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Tuesday, March 9, 2010

3 Tutorial: Underexposed Photos

There are many ways you can lighten dark photos in Photoshop. In fact, there are usually many ways to achieve a particular results when working with Photoshop. The one you eventually choose, would depend on the photo and your level of expertise in Photoshop. It involves a bit of trial and error and some experimentation. Here are some techniques that I use often when brightening a dark photograph.

As an example this is the image we will be working with. Our objective is to lighten the background and bring back some details in the foreground as well.


Ready? Let’s get started.


Step 1 Brightness and Contrast

  • Open up the photo in Photoshop.
  • I always like to duplicate the layer before applying any adjustments, just in case I go too far and make a mistake, the original image isn’t affected. Press Ctrl + J or Cmd +J to duplicate the layer
  • Go to Image > Adjustments > Brightness and Contrast and play with the sliders a bit, till you get the desired result.


New users would be tempted to use brightness slider to lighten their dark photographs. While it is easy to use, it only does what I would call a fairly good job of lightening your photos. Any time you are find yourself pushing the brightness slider too far, you are better off using any of the other mentioned ways or else it would be evident that you brightened your photo in post processing.

Step 2 Levels

You can summon the levels dialog box by going to Image > Adjustments > Levels or hitting (Ctrl/Cmd + L). Immediately, you are greeted by a histogram. Histograms in image processing and digital cameras let you know how many pixels or each brightness value are distributed in your image. Having graph lean towards towards the black slider means your photo is predominantly dark; if the graph leans towards the white marker, that means your photo is predominantly bright.

You can use Levels to lighten photographs as follows:

  • As always, feel free to duplicate the layer before you apply any adjustments. (Ctrl/Cmd + J)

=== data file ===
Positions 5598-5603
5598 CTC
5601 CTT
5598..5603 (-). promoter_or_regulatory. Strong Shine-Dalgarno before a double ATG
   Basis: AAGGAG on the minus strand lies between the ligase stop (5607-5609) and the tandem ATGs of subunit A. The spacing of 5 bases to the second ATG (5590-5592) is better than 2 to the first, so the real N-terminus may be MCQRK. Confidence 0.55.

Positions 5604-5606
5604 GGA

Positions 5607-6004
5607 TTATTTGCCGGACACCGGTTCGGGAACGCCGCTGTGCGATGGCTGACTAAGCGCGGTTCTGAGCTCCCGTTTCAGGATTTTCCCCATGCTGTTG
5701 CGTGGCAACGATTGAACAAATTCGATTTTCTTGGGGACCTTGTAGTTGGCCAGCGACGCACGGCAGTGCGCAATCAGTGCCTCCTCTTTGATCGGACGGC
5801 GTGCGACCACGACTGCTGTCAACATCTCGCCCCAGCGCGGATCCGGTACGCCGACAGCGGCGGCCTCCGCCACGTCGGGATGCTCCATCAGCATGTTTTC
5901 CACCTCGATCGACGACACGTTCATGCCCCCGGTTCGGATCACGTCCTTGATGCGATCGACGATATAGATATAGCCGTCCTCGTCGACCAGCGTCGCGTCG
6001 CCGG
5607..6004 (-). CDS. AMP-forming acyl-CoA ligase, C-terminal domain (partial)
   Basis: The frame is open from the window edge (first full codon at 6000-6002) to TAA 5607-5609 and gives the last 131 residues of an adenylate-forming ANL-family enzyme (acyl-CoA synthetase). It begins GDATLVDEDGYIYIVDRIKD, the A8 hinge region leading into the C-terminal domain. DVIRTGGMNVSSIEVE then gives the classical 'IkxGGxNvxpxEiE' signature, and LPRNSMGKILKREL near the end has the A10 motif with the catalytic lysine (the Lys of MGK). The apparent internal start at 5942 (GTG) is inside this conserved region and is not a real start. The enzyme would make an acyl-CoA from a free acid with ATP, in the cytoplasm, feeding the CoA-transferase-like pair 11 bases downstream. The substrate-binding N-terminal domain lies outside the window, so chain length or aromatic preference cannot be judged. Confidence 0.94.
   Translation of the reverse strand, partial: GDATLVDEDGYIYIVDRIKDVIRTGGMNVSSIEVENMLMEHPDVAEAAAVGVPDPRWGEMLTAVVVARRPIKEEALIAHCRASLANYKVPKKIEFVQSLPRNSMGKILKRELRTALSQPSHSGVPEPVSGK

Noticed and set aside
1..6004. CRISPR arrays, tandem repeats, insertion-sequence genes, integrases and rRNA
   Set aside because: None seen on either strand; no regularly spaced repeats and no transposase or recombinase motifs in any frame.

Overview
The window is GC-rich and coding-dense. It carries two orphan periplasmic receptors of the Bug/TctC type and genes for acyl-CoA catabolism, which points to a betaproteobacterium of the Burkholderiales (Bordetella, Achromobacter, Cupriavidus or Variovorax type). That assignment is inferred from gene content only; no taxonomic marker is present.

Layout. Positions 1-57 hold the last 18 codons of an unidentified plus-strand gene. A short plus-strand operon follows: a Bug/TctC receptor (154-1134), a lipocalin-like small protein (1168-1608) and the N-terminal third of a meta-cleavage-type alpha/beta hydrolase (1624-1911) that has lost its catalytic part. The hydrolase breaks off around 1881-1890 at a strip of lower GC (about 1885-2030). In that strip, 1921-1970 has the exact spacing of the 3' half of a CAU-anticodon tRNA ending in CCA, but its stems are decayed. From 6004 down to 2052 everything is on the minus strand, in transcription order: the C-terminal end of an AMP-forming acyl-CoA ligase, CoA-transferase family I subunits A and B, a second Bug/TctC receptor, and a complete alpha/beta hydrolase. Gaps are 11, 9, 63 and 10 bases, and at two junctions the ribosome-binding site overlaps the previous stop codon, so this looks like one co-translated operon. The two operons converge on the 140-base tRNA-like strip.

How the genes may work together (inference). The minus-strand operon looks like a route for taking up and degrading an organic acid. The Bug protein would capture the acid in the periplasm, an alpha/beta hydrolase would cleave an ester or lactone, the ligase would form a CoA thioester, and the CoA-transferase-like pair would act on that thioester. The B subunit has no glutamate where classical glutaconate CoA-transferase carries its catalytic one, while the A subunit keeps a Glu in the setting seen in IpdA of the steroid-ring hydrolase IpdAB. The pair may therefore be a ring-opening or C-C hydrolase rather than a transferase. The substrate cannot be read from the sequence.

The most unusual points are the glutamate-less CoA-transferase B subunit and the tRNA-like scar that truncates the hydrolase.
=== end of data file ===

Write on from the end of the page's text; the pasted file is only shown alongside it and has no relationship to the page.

• With the duplicate layer selected, hit Ctrl + L and you will see the Levels dialog with the histogram.
  • Start moving the white slider under Input levels towards the center. As previously mentioned, if you are having to move the slider too far in to get what you want, perhaps you are better off with one of the advanced methods.

  • If you looking for a drastic change you can play with the Output Levels slider, but note that this time you would have to move the black slider inwards to brighten.

Tip: Hold down the Alt Key while dragging and Photoshop will show you the overexposed areas in the photo. You want to keep this area to a minimum!

Step 3 Curves (extra)

Curves gives you the greatest control when doing a job like

this. It is just a bit complicated and not as intuitive as the brightness/contrast sliders, but it also gives you finer control. I would suggest using one of the presets when working with curves for the first time. There is even a preset to lighten your photos. Go ahead and try it out:

  • Duplicate the layer and select the duplicate layer you just created
  • Hit Ctrl/Cmd + M to show the curves dialog. Choose “Lighter(RGB)” from the Presets drop down.
  • You will notice slight brightening in your photo, if that is a little less and you need to lighten more, just click on the square that appears on the curve and while holding the click down, drag upwards.
  • As you move further from the baseline you would se e your photo lighten even further.

    how to lighten a picture in photoshop cs3

  • Choose the sweet spot and click OK

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